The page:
Stock promoters and manipulators deceive small corporations of under two hundred million dollars to promote their stocks and sell them to the unsuspecting public. Microcap fraud cost investors between one to three billion dollars per year and mostly involve” pump and dump” schemes and other Internet fraud (Wang, 2005). Penny stocks are mostly prone to microcap fraud and are sold for about five dollars a share. These stocks are thinly traded and their prices are later raised to generate profits to the fraudsters. The scammers do this by buying a lot of stock and then providing misleading information comprised of affirmative statements about the stock prices, and they later increase the share price.
The scammers then proceed to utilize the Internet through chat rooms, spam emails to raise the interest of their unsuspecting victims. This leads to millions of individuals and corporate buying shares and later incurring huge losses. In such cases, an insider will convince an unwilling investor by telling them that they have “inside” information over impending news and trick the investor into buying the shares. The pressure imposed on the investors to persuade them into buying the shares, pushes the price of the shares even further, causing hype in the shared business (Wang, 2005).
The hype convinces more investors into buying the shares because they get more enticed and believe it is a good and genuine deal. The victims end up incurring huge losses and the fraudsters generate massive profits from the stocks and the commodities. A recent case is that involving artist 50 Cent, where he benefited from 8.7million dollars after selling thirty million shares of the business. Another example is the one that involved LEXG, where they used direct email to campaign over the stock sales, and made over three hundred and fifty million dollars from the promotional claims.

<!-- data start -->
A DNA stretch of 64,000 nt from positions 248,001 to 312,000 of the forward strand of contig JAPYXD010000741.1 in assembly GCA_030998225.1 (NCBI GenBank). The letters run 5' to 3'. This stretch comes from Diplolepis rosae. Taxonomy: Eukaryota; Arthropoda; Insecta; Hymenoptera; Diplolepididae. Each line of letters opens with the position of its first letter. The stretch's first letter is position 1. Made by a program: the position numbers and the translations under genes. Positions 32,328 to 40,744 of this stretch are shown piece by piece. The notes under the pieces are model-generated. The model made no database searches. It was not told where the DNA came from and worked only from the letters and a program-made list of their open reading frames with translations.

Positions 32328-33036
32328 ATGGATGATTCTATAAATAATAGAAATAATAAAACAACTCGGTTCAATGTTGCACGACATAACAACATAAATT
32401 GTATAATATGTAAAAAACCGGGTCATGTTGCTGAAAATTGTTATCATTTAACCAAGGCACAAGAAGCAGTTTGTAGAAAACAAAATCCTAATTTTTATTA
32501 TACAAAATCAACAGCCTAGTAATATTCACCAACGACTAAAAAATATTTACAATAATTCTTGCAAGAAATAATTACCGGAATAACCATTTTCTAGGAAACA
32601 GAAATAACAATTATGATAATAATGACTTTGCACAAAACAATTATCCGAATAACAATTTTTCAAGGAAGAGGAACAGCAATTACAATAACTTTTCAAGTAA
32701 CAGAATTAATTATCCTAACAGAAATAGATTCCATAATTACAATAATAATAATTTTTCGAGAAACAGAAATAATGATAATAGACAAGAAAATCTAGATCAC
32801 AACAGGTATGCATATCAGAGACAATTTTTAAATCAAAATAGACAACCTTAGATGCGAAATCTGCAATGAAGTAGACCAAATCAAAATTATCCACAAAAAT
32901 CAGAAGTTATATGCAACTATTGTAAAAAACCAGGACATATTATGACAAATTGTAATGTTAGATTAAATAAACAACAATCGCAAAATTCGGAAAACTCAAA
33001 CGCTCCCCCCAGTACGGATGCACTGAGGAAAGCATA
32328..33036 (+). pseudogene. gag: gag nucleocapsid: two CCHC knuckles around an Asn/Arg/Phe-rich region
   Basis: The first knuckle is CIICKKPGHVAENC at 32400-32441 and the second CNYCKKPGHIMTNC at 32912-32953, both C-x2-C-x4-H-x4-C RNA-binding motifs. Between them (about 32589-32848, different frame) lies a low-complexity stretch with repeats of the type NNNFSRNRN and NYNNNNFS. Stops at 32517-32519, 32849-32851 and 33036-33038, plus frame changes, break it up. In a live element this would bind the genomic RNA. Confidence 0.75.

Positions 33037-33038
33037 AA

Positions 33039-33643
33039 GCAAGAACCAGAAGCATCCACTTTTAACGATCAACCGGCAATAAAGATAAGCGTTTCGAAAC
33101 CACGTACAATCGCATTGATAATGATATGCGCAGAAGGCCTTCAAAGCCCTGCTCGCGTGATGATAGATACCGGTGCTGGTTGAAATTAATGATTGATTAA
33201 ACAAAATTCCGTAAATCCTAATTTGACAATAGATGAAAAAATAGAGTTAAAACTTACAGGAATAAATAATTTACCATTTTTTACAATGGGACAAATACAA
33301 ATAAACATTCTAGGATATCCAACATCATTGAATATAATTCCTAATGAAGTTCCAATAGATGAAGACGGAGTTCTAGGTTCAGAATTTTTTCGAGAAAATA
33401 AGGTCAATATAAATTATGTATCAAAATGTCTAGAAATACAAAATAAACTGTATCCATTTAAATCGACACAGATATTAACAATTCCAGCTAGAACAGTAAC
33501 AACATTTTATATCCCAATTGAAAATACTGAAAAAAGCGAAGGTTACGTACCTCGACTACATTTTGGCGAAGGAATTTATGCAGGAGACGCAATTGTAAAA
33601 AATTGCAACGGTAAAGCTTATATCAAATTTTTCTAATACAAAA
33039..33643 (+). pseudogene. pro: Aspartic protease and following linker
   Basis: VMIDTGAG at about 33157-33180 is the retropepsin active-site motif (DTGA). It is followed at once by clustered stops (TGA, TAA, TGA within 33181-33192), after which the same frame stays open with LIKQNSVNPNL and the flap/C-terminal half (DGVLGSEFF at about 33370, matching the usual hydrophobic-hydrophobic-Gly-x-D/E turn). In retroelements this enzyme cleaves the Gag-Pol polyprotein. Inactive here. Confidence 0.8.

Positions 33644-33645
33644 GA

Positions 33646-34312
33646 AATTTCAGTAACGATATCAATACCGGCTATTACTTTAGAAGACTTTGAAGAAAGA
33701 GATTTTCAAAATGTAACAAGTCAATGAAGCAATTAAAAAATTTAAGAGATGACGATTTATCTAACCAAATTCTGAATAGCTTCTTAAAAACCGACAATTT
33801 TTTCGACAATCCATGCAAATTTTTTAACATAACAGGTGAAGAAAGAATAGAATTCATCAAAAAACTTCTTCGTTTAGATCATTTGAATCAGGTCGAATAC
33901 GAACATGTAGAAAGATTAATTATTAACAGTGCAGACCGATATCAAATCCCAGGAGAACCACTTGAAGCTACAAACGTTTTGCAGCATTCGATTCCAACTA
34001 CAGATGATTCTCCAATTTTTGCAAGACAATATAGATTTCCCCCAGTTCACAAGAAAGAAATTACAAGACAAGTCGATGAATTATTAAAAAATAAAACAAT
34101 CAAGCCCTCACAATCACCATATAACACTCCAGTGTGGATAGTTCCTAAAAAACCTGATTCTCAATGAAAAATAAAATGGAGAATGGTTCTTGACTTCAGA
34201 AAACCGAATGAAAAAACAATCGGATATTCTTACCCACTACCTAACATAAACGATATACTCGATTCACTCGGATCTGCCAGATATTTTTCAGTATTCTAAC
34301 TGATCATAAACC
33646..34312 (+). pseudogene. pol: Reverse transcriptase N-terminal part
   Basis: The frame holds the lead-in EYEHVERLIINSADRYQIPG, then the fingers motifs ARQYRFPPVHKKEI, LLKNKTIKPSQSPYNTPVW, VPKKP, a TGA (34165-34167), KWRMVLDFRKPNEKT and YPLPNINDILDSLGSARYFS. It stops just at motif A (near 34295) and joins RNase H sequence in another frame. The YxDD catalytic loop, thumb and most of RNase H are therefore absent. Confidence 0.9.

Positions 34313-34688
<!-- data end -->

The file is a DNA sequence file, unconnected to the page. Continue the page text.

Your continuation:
In early 2000, there became a rise in the wave of accounting scandals in the USA, where many of the big companies provided false information over their corporate clients (Straney, 2011). In account fraud, a corporation provides false financial reports, which end up misleading investors during decision-making and the fraud involves billions of money (Straney, 2011). For instance, in the USA, many big corporations such as PricewaterhouseCoopers and Deloitte & Touché, among others have been involved in this kind of fraud.
Detection and Prevention of Securities Fraud
People should be vigilant all the time to be able to recognize warning signs, which may include the deal sounding too good to be real, the seller using pressuring sales mechanisms, unsolicited offers, or the sellers that are seeking personal information (Baker et al., 2007). People should always confirm the legitimacy of the claims through the federal and state securities regulators and should always get a copy of all the transactions made. All suspected and identified scammers should be promptly reported to the Securities and Exchange Commission or the nearest law enforcement agency (Straney, 2011)
Baker, N. A., & Kirkpatrick & Lockhart Nicholson Graham. (2007). The securities enforcement manual: Tactics and strategies. Chicago: American Bar Association.
Kun, Y. C. (2005). The effective regulation of transnational securities fraud in global markets*. Journal of International and Area Studies, 12(2), 77-92. Retrieved from http://search.proquest.com/docview/223819252?accountid=45049
Straney, L. L. (2011). Securities fraud: Detection, prevention, and control. Hoboken, N.J: John Wiley & Sons.
Wang, Y. (2005). Securities fraud: An economic analysis. (Order No. 3178719, University of Maryland, College Park). ProQuest Dissertations and Theses, , 110-110 p. Retrieved from http://search.proquest.com/docview/304991037?accountid=45049. (30499103